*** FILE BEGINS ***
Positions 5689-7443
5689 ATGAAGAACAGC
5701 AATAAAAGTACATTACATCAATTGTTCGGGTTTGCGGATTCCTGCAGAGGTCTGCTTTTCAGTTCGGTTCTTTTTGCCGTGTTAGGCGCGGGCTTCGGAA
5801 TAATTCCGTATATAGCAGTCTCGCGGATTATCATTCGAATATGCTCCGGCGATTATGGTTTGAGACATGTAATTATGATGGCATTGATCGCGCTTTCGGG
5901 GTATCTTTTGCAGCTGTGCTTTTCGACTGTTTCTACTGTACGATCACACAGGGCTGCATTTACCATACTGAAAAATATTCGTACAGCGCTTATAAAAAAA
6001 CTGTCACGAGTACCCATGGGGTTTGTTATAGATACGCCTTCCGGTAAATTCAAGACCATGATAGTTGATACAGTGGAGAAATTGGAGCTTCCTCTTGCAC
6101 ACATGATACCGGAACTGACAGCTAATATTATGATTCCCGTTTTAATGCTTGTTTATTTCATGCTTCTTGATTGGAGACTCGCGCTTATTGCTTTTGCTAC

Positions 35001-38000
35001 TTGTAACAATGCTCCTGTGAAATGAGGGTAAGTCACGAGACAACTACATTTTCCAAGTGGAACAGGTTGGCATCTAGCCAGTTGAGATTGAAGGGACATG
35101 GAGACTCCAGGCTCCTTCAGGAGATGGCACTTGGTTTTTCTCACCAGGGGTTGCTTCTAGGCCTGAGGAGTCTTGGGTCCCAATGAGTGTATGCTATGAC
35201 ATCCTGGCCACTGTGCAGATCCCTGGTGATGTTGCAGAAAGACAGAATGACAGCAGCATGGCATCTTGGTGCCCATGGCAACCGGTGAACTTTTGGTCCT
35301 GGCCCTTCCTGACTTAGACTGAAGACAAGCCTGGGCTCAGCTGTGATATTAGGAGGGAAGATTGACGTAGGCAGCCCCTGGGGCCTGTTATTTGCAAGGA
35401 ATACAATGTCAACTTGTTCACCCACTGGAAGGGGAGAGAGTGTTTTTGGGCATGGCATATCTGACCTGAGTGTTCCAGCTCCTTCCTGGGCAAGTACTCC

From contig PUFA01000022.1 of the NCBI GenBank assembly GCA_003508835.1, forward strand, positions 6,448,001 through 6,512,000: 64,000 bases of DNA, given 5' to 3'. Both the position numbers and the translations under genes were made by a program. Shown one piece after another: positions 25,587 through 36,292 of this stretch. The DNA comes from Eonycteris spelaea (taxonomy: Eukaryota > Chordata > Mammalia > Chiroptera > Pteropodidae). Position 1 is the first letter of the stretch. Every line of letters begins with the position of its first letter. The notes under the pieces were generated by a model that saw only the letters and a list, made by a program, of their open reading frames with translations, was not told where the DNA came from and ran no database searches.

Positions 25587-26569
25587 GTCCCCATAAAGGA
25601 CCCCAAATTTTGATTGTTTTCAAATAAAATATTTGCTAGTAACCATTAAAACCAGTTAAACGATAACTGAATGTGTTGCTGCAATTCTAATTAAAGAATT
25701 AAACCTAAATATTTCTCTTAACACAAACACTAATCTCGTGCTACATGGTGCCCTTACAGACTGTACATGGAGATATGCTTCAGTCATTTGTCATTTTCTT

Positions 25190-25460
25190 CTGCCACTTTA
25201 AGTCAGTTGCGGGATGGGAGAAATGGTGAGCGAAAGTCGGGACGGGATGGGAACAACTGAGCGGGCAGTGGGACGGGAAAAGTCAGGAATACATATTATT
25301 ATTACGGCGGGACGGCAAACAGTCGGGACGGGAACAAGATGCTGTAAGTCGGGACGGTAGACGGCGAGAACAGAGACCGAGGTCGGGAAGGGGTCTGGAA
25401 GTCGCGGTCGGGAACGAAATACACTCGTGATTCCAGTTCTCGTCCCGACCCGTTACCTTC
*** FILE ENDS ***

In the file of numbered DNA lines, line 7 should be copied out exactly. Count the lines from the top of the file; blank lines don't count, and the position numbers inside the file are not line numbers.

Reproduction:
6101 ACATGATACCGGAACTGACAGCTAATATTATGATTCCCGTTTTAATGCTTGTTTATTTCATGCTTCTTGATTGGAGACTCGCGCTTATTGCTTTTGCTAC